Receive $80 Grab vouchers valid for use on all Grab services except GrabHitch and GrabShuttle when you subscribe to BT All-Digital at only $0.99*/month.
Find out more at btsub.sg/promo
IT may be too early to gauge the effect of the new 6 per cent Goods & Services Tax (GST) on the Malaysian economy, but businesses say the feeble ringgit is already exacting a heavy price, with many saying they feared the depreciation of the currency more than they did the GST.
Indeed, nearly nine out of 10 respondents polled by the Associated Chinese Chamber of Commerce & Industries Malaysia (Acccim) on the economic situation in the second half of last year said they expect the ringgit to continue its downward slide against other major currencies in the "coming future".
The ringgit has shrunk some 14 per cent against the greenback since mid-2014, and given analysts' projections of a continuing dip towards the RM4.00 level by year-end, the concerns appear warranted.
The ringgit is now hovering at around 3.6597, having rebounded slightly from its mid-March peak of about 3.71; its pegged level following the Asian financial crisis of 1997/98 was 3.8.
Asked whether the fall of the ringgit had affected their selling prices and costs, nearly all respondents in the Acccim survey said business has been affected one way or another, whether in the form of selling prices and/or costs. In the currency crunch, exporters that have mostly ringgit-denominated inputs but sell in US dollars - glove manufacturers, for example - have benefited from the surging dollar.
But businesses caught in the maelstrom of spiralling expenses are finding it tougher to pass on the additional costs to increasingly wary consumers.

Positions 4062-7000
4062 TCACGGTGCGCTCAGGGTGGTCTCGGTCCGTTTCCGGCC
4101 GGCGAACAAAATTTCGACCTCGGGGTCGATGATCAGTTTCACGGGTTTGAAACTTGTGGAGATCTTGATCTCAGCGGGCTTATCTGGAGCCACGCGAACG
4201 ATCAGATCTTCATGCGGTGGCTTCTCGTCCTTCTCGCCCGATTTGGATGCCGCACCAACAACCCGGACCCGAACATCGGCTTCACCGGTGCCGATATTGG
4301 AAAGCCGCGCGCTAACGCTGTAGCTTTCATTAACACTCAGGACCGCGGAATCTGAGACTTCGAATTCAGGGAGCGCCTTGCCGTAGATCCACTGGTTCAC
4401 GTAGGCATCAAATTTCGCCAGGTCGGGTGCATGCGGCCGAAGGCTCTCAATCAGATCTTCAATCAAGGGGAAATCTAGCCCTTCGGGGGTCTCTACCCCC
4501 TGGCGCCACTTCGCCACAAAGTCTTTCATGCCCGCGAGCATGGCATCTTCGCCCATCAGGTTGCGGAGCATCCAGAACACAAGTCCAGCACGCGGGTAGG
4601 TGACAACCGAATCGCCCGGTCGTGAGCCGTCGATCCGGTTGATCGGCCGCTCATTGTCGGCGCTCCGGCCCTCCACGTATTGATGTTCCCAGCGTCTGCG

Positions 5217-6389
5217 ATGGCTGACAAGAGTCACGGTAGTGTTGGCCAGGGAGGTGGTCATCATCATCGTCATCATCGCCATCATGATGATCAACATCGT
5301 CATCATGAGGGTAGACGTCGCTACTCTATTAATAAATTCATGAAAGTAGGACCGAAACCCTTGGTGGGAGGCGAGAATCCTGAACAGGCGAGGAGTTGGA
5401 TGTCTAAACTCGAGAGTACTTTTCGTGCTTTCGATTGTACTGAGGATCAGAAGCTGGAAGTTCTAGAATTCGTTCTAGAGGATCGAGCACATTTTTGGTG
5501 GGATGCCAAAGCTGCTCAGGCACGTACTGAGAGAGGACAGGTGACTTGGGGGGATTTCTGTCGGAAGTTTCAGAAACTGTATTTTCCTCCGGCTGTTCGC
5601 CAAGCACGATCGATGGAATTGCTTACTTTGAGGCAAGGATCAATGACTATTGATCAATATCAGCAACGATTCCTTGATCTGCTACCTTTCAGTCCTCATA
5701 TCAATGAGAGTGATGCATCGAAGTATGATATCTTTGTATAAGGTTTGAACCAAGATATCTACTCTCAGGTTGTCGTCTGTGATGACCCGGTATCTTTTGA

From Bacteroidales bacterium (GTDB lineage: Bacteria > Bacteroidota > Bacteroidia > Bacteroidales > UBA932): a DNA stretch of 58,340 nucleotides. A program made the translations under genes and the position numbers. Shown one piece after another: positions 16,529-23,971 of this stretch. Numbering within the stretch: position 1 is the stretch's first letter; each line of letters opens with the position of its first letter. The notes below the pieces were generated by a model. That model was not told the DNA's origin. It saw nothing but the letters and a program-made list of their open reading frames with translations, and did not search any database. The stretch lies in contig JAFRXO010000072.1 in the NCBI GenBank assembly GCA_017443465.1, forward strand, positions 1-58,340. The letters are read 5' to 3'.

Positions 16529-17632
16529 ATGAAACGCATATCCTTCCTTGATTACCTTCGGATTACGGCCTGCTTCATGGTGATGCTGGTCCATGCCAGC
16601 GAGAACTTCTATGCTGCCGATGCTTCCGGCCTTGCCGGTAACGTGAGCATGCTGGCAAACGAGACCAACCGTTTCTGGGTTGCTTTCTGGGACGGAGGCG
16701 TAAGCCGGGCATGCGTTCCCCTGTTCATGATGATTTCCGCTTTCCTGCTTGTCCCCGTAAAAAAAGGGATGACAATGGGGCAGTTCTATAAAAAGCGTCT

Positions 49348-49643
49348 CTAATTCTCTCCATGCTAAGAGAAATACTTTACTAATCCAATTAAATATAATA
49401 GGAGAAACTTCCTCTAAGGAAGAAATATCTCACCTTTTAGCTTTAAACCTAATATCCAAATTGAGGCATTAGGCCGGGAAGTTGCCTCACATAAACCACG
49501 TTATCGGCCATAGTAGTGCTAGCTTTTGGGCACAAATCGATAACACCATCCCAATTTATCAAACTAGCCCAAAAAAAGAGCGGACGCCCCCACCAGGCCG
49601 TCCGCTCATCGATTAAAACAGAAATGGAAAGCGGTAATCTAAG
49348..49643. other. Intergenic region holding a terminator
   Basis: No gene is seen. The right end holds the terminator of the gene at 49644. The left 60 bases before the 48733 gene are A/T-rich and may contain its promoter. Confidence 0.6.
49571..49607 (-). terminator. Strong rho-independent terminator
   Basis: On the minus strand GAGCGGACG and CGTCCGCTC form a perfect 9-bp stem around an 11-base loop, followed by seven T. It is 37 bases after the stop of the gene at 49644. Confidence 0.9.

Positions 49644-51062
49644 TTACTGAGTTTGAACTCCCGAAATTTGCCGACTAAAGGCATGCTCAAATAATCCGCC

It is worth noting only 8.2 per cent of those polled were export oriented; an overwhelming 80.5 per cent were domestic market-oriented, and the remaining 11.3 per cent were a mixture of both.
Ahead of the rollout of the GST on April 1, the Malaysian Automotive Association had sought to temper expectations of lower car prices, given the RM's depreciation against major currencies.
Its president Aishah Ahmad said: "The biggest issue to us right now is the exchange rate."
She noted that many vehicle parts were sourced in US dollars and that that would be more significant in determining car prices than the consumption tax, which replaced a 5 to 15 per cent sales & service tax.
Post-GST, car makers such as Volkswagen and BMW maintained their prices, but Mercedes instituted a slight reduction of 0.5 to 1 per cent on its vehicles. Domestic car maker Proton, which uses more local components, announced lower prices of up to 3.25 per cent on all its models.
Retailers with significant operations in China, such as Parkson Corporation, are also keeping a close eye on the ringgit.
Its chief operating officer Law Boon Eng said last week that GST would have a nominal effect on prices relative to the ringgit's depreciation of about 16 per cent against the renminbi since June 2014. He estimated that the GST and the exchange rate factor could result in goods costing a fourth more.
Although consumer spending is expected to recover after a period of adjustment to the GST, the effects of a sickly ringgit will be harder to overcome. Business confidence has sunk to the lowest in a decade. Acccim respondents showed themselves to be pessimistic about the economic outlook for this year and also the next.